that day. The other divisions, commanded respectively by Pearce
, left the following day, and Price
, without taking any command, accompanied Steen
As soon as Lyon
he began writing and sending representatives to St. Louis
But his demands received little if any attention.
was in command of the Western department, and did not seem disposed to help him. When assured that Lyon
must and would fight at Springfield
, he simply replied: ‘If he does he will do it on his own responsibility.’
chafed, and abused everybody.
‘If it is the intention,’ he said, ‘to give up the West
, let it be so; Scott
will cripple us if he can.’
At last two regiments—Stevenson's at Booneville
, and Montgomery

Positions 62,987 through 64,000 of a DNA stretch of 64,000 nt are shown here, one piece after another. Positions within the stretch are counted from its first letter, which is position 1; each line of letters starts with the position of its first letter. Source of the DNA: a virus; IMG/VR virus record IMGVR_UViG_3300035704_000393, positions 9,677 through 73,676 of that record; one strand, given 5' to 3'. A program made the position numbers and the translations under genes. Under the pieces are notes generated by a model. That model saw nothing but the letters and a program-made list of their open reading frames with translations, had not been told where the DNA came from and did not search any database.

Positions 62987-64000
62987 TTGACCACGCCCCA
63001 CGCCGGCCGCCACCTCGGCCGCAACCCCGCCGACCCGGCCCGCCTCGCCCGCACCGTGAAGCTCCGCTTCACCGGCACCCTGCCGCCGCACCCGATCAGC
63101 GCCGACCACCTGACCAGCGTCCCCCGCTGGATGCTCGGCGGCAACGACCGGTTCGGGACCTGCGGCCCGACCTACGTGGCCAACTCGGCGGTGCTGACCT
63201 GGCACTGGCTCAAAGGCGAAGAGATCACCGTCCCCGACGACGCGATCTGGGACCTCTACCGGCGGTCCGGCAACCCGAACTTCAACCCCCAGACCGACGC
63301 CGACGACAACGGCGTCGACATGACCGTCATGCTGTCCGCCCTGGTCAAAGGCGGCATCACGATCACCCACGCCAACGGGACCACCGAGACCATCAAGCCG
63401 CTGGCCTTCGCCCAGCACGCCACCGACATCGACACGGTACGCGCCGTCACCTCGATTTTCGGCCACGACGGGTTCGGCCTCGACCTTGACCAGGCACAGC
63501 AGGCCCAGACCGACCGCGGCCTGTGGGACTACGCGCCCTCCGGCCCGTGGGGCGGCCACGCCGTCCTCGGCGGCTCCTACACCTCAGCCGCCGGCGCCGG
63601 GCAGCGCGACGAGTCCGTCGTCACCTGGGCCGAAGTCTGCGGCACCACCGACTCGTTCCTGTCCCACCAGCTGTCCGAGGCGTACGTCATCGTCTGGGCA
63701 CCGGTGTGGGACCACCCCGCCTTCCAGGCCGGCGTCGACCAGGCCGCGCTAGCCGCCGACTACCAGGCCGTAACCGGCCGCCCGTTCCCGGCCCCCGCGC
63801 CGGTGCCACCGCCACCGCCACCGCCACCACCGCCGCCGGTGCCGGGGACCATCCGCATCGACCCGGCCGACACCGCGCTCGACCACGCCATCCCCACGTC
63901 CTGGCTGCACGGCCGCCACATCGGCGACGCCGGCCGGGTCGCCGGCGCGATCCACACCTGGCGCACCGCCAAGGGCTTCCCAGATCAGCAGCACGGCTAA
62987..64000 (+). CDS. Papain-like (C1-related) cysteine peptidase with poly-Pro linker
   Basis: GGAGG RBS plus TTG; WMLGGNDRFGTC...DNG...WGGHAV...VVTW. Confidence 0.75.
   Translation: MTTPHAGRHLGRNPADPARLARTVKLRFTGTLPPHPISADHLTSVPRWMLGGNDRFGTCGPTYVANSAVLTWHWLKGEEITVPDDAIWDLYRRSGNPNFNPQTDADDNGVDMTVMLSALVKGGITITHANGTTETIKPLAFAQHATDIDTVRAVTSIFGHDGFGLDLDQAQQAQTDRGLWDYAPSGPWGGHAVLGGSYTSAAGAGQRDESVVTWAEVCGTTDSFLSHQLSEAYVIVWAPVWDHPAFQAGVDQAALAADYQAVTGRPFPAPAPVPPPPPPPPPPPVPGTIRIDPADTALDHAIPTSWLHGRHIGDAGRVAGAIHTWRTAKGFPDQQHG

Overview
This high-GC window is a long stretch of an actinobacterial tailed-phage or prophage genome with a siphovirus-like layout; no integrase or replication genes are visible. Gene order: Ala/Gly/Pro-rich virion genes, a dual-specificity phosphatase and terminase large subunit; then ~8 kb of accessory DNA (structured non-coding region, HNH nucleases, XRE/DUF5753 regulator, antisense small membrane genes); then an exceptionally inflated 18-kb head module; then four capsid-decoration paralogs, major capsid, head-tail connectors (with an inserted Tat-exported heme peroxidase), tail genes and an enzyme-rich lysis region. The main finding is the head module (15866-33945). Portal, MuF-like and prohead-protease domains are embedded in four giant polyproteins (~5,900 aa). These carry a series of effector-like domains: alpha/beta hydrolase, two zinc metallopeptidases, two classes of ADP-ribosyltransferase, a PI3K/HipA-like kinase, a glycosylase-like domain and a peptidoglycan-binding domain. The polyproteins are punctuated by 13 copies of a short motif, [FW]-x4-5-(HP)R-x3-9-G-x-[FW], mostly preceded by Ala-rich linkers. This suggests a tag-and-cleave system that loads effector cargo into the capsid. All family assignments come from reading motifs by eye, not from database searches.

's at Leavenworth
—were ordered to report to him at Springfield
But they never reached there.
It was a question with Lyon
whether to fight or retreat, and the first alternative seemed to be safer than the last.
His only line of retreat was to Rolla
, 125 miles distant, through a broken, rugged country, with the probability that Price
's and McCulloch
's mounted men would be thrown in his front, while their infantry pressed him desperately in rear.
Besides, to retreat was to give up all he had gained, to allow Price
to return to the Missouri river
with an army and to begin anew a fight for the possession of the State
He had 7,000 or 8,000 men, thoroughly armed and equipped, and he determined to risk defeat rather than turn back.
On August 1st he learned that McCulloch
were advancing on Springfield
He was deceived as to their line of march, supposing they were advancing by different routes, and determined to attack them in detail.
With this view he moved out, his force consisting of nearly 6,000 men, infantry, cavalry and artillery.
When he got within four or five miles of them and learned he was mistaken, he stopped and waited for them.